Upcoming EventsFeb27Thu7:30 pm The State we are in….Lament, Rea... @ Christian Fellowship Church Café,The State we are in….Lament, Rea... @ Christian Fellowship Church Café,Feb 27 @ 7:30 pm – 9:15 pmWe would be delighted if you could join us… On THURSDAY 27 th FEBRUARY 2020 At Christian Fellowship Church Café, Belmont Road BELFAST BT4 2AN* From 7.30- 9.15ish An Evening re-launching Contemporary Christianity for the 2020’s… Thinking Biblically … Building Peace The programme will be relaxed and will start with coffee/tea at 7.30pm David Smyth (recently appointed Head of EA in Northern Ireland) will get us thinking by speaking on… The State we are in….Lament, Reality & Hope? Judith Hill (UTV reporter) will interview Rev. Norman Hamilton, our new Chairperson. Then we will have some time for your inputs … Continue reading →
Without a vision …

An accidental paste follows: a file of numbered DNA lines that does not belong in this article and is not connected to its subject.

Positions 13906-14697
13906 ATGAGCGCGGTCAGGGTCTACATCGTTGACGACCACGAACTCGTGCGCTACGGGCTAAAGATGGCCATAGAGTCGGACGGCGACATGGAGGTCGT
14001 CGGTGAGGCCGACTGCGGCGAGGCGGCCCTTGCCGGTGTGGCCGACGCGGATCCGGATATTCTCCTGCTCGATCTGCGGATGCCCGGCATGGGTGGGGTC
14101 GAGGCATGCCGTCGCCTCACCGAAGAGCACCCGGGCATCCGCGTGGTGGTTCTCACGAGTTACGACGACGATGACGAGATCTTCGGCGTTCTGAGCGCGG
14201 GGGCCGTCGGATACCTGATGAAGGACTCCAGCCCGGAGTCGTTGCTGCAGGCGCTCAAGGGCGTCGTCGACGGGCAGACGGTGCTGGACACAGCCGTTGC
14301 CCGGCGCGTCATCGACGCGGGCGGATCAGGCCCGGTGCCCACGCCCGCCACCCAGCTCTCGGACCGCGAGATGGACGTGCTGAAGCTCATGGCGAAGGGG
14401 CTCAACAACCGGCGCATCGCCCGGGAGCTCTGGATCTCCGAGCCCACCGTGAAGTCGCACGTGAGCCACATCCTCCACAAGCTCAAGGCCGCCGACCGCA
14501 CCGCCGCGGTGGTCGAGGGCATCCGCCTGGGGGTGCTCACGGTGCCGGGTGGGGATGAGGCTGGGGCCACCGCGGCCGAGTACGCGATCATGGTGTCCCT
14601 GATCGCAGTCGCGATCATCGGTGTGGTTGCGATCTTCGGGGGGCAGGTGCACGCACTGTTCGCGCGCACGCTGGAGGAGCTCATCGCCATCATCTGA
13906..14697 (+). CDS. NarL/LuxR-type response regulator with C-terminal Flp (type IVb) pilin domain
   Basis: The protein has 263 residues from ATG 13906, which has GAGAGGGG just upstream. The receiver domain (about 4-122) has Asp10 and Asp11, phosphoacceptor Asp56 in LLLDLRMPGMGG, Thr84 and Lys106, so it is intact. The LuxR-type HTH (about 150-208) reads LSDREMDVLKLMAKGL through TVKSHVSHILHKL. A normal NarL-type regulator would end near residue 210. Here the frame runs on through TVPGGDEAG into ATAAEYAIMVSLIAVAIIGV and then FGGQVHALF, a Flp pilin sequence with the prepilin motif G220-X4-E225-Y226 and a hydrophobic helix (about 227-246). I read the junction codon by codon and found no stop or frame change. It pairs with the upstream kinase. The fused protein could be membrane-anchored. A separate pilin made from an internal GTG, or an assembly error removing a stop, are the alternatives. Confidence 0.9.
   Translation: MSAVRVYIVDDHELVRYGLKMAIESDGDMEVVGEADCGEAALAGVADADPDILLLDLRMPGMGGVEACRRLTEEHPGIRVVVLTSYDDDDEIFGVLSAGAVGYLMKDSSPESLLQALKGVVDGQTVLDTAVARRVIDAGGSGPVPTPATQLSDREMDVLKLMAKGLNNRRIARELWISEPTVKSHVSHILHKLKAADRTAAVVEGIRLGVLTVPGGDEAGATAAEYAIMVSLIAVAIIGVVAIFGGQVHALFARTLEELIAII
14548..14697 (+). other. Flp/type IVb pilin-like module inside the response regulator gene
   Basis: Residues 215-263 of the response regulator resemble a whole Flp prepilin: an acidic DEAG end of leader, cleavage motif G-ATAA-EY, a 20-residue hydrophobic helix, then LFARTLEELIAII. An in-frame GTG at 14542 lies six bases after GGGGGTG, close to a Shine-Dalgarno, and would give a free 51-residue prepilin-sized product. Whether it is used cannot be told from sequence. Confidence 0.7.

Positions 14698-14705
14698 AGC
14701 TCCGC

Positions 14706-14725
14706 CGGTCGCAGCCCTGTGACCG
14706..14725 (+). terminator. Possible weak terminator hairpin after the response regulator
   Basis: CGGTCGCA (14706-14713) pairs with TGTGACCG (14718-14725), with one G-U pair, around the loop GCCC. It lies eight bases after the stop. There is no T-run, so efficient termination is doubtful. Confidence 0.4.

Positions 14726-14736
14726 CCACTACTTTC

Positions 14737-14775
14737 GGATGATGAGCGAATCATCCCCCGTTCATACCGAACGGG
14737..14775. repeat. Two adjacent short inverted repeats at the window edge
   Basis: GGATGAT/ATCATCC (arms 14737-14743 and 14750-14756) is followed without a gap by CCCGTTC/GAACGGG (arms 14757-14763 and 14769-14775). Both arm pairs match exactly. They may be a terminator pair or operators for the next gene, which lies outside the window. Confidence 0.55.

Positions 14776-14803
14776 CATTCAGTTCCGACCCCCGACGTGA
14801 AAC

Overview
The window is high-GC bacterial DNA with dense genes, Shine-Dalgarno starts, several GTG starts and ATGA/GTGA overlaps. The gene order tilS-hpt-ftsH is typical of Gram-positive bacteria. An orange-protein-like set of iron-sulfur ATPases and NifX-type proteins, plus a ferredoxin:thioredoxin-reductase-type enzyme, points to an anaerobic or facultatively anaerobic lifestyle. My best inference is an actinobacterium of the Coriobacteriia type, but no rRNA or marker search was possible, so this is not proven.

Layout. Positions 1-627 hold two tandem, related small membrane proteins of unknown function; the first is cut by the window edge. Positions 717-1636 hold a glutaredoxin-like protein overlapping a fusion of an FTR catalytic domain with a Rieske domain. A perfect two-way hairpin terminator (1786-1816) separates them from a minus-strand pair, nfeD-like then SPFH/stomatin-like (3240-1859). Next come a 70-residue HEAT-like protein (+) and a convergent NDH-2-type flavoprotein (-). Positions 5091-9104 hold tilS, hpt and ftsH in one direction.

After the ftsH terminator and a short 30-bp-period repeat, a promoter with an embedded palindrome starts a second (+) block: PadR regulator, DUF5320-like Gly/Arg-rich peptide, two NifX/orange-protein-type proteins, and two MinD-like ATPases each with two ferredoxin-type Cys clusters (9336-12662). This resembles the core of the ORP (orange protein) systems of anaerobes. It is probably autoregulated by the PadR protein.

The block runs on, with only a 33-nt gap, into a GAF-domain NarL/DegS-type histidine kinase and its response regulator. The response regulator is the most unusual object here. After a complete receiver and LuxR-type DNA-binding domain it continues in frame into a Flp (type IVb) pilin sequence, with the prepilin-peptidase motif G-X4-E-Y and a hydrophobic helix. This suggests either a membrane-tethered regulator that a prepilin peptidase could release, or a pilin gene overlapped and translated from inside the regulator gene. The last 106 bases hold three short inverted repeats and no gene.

The BBC’s Fergal Keane recently filed a report from South Africa where he recalls how few people, in the closing days of Apartheid, had much hope for the country, most expecting it to be torn apart by a bloody race war. No one imagined that within a decade, South Africa would be a successful non-racial democracy. Before 2003, it was popular to compare two Middle Eastern countries - one with vast oil fields, plentiful water, fertile land, and an energetic population; the other, a small, parched, desert country with no water, little fertile land, and a sedentary population. Contrary to expectations, the first country – Iraq – was a poverty-stricken mess, while the other – Jordan – was stable and peaceful. In each case, what made the difference was leadership. Nelson Mandela had a vision for a non-racial country which could move beyond its history of hatred and oppression. Jordan’s King Hussein was driven by a vision of a peaceful, tolerant nation which would be a force for good in a troubled region, while Saddam Hussein squandered the hand he was dealt, seeing his country as simply a playground for his family and supporters. Visionary leadership trumped the facts on the ground. Having returned to Northern Ireland after several years’ absence, I can see the positive changes since the dark days – the ceasefires, Good Friday Agreement, devolved Government, street cafes, the weather…. Visionary leadership on both sides played a part in these societal changes, and I was looking forward to raising my teenagers in a place which had moved beyond its divided past. However, the flag protests, this summer’s marching troubles, and the reactions and explanations of our political leaders have left me surprised and demoralised. I’m the middle class Christian from South Belfast that Steve Stockman describes here, who no longer understands the strength of feeling of working class Protestant communities for sectarian cultural symbols. I don’t have a voice into inner city Belfast, so I’ve listened for those who do. Is is true that low levels of education and bleak job prospects leave young people with nothing to hope for, and excuse the recent violence and hopelessness? I know people in other countries who would give their right arm for the opportunities in Belfast’s deprived areas. Free education, in English! Free text books! A fair system where examiners don’t need bribing. A passport (either one!) which gives the ability to travel and work throughout the world. People in troubled, inner-city Belfast have more advantages and chances than most. We need to say this. We need leaders with a vision, to help people see over the fences and peace walls to the exciting, dynamic world beyond, instead of focusing on traditional routes, flapping cloth and ‘threatened’ cultures. We need leadership from the Churches, encouraging those who claim to be religious to follow in the humble, self-emptying, sacrificial, radical footsteps of Christ, and not to be so concerned about rights and traditions. We need leaders courageous enough to risk votes and popularity. Mandela and King Hussein made a difference because they had a vision they believed in, and were able to lead others into realizing that vision. Stephen McIlwaine Stephen McIlwaine is an engineer who lived and worked for 13 years in the Middle East. He is now based in Belfast and is an elder in Fitzroy Presbyterian Church.